We've heard of Nannie Helen Burroughs Ave in northeast Washington but realized we don't know anything about the woman it's named after. So, in honor of Women's History Month we set out to rectify this gap in our knowledge.
A primer: Born to former enslaved people, Burroughs was a leading educator, feminist and suffragist in the Washington, D.C., area throughout the early 20th century, After her application to teach at a D.C. public school was rejected in the 1890s, despite graduating from the prestigious M Street High School, Burroughs decided that if she could not get a job as a teacher, she would start her own school. She's the embodiment of the motto: "nevertheless, she persisted."
Her school was only the beginning of a long and illustrious career. She would build or lead nearly a dozen prominent organizations that advocated for greater civil rights and suffrage for African Americans and women. winning her a place among luminaries of the time, rubbing elbows with Booker T. Washington, W.E.B. Du Bois and Carter G. Woodson, and later spending time with a young Martin Luther King Jr.
Burroughs served as president of her school until her death on May 20, 1961, and three years later, the school changed its name to the Nannie Helen Burroughs School in her honor.
Now, let’s take a little spin around the District of Columbia for the places touched by Nannie Helen Burroughs in life or the things named after her.
M Street School - 128 M STREET NW
M Street High School was one of the nation’s first high schools for African Americans. The school, also called Washington High School., was founded in 1870 as the Preparatory High School for Negro Youth. It sent an unusually large number of its graduates to the nation’s leading colleges and universities in the North at a time when the Black population did not have equal access to quality education. M Street High School was an elite school that represented the upwardly mobile segments of the Black population.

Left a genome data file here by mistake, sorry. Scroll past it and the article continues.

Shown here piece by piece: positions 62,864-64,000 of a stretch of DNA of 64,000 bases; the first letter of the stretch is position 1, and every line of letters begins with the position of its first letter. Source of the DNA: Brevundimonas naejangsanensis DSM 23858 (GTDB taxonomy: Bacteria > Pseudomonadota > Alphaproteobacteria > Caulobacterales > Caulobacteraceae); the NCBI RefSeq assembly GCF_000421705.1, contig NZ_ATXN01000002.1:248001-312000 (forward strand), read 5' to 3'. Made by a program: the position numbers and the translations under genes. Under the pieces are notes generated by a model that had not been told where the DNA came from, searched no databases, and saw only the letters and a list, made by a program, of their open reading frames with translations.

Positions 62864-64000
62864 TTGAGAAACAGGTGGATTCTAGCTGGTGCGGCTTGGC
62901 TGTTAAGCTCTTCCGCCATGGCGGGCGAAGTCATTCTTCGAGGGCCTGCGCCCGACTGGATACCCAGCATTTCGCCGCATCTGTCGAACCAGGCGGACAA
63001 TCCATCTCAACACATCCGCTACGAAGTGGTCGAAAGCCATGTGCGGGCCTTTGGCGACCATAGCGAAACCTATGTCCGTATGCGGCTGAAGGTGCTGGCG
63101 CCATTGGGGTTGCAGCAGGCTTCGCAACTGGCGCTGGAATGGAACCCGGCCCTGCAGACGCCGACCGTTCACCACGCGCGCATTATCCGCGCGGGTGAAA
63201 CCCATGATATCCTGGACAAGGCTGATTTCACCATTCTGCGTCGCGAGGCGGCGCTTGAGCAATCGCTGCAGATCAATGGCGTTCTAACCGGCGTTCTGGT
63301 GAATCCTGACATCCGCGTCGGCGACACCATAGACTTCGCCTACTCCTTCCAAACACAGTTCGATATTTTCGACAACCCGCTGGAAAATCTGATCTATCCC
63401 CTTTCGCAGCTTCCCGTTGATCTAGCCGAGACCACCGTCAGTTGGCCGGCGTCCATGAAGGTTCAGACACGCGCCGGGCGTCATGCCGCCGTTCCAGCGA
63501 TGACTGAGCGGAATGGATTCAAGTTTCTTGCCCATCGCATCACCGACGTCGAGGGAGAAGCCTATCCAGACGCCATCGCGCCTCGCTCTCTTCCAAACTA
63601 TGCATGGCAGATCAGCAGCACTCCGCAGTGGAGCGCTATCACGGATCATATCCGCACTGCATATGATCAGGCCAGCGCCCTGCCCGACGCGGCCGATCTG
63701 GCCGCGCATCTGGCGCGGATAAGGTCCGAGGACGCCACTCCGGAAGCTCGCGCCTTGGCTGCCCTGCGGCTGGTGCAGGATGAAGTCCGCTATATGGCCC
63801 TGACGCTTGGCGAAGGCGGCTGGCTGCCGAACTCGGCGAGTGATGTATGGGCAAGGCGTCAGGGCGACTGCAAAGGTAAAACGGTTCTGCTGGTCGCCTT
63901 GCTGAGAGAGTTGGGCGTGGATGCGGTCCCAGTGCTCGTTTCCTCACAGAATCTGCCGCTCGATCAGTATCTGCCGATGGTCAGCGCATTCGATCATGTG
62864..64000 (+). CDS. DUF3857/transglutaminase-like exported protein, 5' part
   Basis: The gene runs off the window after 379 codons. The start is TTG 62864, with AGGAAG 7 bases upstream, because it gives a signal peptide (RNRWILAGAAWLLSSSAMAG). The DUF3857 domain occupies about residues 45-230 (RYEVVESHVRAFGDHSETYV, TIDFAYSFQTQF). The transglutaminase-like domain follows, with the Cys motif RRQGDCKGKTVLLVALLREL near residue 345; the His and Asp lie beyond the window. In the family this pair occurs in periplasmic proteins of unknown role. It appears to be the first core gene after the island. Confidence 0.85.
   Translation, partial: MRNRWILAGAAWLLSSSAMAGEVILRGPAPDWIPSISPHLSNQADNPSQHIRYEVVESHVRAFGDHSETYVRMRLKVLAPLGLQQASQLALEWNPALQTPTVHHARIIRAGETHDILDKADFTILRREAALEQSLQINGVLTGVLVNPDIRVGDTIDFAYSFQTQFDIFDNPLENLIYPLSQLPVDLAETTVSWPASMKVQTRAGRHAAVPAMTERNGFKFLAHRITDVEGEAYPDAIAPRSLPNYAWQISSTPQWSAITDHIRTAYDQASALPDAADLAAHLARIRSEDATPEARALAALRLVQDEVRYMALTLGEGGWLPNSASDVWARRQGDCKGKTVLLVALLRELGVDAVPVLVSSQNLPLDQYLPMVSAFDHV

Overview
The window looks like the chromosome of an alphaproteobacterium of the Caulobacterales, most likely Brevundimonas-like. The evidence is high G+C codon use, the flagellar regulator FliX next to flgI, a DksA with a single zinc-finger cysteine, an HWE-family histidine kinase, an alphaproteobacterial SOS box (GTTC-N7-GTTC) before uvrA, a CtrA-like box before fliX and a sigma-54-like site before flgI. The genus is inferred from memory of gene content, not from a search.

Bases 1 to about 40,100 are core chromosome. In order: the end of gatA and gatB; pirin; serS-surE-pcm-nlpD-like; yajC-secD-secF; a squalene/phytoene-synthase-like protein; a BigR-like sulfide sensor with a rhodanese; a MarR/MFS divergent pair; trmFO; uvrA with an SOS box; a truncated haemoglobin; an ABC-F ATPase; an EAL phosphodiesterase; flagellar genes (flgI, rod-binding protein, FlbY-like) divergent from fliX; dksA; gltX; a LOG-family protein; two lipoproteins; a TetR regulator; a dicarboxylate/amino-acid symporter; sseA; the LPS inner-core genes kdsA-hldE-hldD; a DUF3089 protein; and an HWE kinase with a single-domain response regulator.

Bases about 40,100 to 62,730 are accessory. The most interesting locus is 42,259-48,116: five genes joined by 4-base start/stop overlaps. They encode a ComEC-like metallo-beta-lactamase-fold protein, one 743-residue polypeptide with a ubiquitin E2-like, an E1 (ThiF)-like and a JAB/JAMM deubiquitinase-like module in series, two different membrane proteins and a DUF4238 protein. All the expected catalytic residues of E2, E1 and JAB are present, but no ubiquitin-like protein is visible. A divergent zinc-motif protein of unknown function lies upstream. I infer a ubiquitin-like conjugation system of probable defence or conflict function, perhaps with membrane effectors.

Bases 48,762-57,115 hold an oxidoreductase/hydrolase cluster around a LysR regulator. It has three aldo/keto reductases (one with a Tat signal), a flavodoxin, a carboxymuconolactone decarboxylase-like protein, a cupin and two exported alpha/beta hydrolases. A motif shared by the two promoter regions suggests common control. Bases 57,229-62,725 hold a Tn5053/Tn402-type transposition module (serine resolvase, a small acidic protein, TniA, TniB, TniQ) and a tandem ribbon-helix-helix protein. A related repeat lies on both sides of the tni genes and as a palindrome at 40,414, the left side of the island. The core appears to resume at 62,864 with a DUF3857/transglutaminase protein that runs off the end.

Its teachers were unusually well-educated, far beyond those of most white schools, because of limited professional opportunities for Black professionals. Among the many teachers were Carter G. Woodson (founder of Black History Month) who taught French, Spanish, English, and history, and Christian Fleetwood, a recipient of the Medal of Honor. The school produced a high percentage of college graduates, sending graduates to Harvard, Yale, and Brown, among other places, and its alumni included many prominent educators and public figures.
Nannie Helen Burroughs graduated from M Street High School with honors in 1896, While at school, she organized the Harriet Beecher Stowe Literary Society, and studied business and domestic science. There she met her role models Anna J. Cooper and Mary Church Terrell, who were active in the suffrage movement and civil rights.
The building now houses the Perry School Community Center fighting poverty and helping residents of Washington.
National Training School for Women and Girls - 601 50TH STREET NE
Burroughs sought work as a domestic-science teacher in the District of Columbia Public Schools, but was unable to find a position. This prompted her to open her own school in 1908 when she was barely 30 years old. It was supported by the National Baptist Convention and funded and managed entirely by African-Americans. Refusing to rely on White donors, she financed much of the school using small donations from local community members. She also had help from a few prominent Black leaders. Maggie L. Walker, the first Black woman to run a bank in the United States, donated $500 (approximately $14,000 today)!